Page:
Comments: Congress is currently considering three bills which contain provisions that would allow agencies to keep the proceeds from the sale of their wastepaper to offset the cost of recycling. Congress included a provision in GSA appropriation legislation which allows agencies during fiscal year 1992 to use income from energy rebates or materials recycling sales for federal energy management programs.

    Matter: Congress may contribute to an increase in recycling in federal facilities by alleviating the cost burden of those programs. An appropriate step Congress could take would be to ensure that agencies involved in recycling efforts are able to receive the income from the sale of their wastepaper for future use in their recycling programs.

Recommendations for Executive Action

  1. Status: Closed - Implemented

    Comments: EPA has updated its wastepaper recycling implementation manual for federal agencies. During the fall of 1991, EPA plans to: (1) issue a detailed training and reference manual for agency recycling coordinators; and (2) hold a governmentwide recycling conference for federal executives. However, EPA has no plans to identify agencies having the greatest potential for successful programs.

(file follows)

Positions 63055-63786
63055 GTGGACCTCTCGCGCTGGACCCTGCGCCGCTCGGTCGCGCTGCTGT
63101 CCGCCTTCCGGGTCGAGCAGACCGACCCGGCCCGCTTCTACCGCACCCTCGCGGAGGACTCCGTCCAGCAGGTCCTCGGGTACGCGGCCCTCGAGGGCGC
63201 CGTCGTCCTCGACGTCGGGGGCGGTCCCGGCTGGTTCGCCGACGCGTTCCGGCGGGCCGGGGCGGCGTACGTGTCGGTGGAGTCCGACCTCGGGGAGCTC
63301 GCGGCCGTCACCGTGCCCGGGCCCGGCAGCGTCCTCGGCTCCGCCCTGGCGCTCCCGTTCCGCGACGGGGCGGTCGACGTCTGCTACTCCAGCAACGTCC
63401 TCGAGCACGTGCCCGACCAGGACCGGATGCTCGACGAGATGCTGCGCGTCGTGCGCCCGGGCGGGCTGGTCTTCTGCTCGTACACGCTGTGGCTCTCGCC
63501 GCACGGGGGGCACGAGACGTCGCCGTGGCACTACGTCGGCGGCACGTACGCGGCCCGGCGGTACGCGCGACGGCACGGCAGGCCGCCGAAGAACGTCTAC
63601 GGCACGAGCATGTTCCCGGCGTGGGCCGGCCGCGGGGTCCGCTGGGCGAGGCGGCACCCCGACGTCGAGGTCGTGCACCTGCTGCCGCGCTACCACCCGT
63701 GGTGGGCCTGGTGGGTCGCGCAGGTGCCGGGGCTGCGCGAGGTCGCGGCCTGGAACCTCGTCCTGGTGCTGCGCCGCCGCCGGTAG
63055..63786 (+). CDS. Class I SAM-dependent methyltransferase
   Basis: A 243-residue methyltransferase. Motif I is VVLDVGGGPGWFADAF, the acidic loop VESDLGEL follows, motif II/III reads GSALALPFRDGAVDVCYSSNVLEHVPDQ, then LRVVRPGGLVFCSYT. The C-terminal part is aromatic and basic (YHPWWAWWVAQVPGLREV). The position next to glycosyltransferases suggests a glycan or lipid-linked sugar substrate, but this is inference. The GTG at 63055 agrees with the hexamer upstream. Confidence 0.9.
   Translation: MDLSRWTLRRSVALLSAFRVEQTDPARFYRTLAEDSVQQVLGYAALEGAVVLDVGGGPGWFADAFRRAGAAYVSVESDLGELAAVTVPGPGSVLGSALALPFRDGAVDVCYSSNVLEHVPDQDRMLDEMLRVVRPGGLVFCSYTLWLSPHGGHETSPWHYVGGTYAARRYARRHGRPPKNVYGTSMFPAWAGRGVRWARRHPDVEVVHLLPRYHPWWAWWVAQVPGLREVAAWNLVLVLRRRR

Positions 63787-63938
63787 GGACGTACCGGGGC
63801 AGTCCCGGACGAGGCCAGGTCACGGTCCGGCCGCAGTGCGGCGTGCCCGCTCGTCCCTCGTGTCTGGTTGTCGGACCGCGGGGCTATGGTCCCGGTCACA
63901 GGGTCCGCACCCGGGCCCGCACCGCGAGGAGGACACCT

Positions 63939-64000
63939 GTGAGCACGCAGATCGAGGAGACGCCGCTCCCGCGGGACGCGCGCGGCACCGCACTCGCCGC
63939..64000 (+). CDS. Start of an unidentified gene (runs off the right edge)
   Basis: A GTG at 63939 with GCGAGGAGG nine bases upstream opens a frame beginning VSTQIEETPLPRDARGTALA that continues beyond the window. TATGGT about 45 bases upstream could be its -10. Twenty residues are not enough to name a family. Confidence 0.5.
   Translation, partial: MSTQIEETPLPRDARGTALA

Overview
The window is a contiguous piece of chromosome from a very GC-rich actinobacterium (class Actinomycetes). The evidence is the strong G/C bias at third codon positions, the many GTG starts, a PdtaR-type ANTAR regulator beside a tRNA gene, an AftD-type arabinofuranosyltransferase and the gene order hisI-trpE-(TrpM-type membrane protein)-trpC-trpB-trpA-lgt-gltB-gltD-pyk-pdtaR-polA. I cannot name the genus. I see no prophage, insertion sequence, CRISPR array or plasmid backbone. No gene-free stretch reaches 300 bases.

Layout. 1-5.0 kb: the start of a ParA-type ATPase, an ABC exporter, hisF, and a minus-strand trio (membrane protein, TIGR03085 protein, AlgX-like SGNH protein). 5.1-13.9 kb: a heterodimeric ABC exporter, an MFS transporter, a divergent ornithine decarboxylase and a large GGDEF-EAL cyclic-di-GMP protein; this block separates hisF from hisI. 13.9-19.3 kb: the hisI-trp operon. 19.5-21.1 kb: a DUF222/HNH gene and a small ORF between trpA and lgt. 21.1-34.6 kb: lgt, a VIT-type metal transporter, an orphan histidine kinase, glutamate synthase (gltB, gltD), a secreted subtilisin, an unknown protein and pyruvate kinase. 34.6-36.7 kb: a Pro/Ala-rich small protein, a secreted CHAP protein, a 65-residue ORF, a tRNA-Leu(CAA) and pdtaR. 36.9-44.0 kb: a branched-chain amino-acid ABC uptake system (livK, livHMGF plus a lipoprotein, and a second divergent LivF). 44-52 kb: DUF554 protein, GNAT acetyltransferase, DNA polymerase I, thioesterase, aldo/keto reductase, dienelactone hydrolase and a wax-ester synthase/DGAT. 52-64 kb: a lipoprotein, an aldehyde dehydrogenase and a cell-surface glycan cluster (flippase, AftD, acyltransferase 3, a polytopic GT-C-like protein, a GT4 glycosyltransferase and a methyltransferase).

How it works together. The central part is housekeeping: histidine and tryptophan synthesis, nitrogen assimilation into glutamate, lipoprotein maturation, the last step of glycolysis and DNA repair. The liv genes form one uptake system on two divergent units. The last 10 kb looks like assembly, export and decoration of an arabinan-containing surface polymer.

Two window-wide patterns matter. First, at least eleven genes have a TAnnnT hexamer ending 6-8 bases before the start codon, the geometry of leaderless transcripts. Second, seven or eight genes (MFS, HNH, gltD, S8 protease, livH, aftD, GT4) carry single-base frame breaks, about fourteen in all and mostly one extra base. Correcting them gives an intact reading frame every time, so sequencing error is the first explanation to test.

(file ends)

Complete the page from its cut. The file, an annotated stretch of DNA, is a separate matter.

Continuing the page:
Recommendation: The Administrator, EPA, should assist agencies in determining whether separation of wastepaper is a viable action for their operations. This should include: (1) identifying those agencies located in areas of the country having the greatest potential for successful programs; and (2) providing better guidance to help those agencies determine the amount of high-grade wastepaper they can produce, the existence of a market for the paper, the state and local requirements for paper separation that exist, and costs of alternative trash disposal.

    Agency Affected: Environmental Protection Agency

  2. Status: Closed - Implemented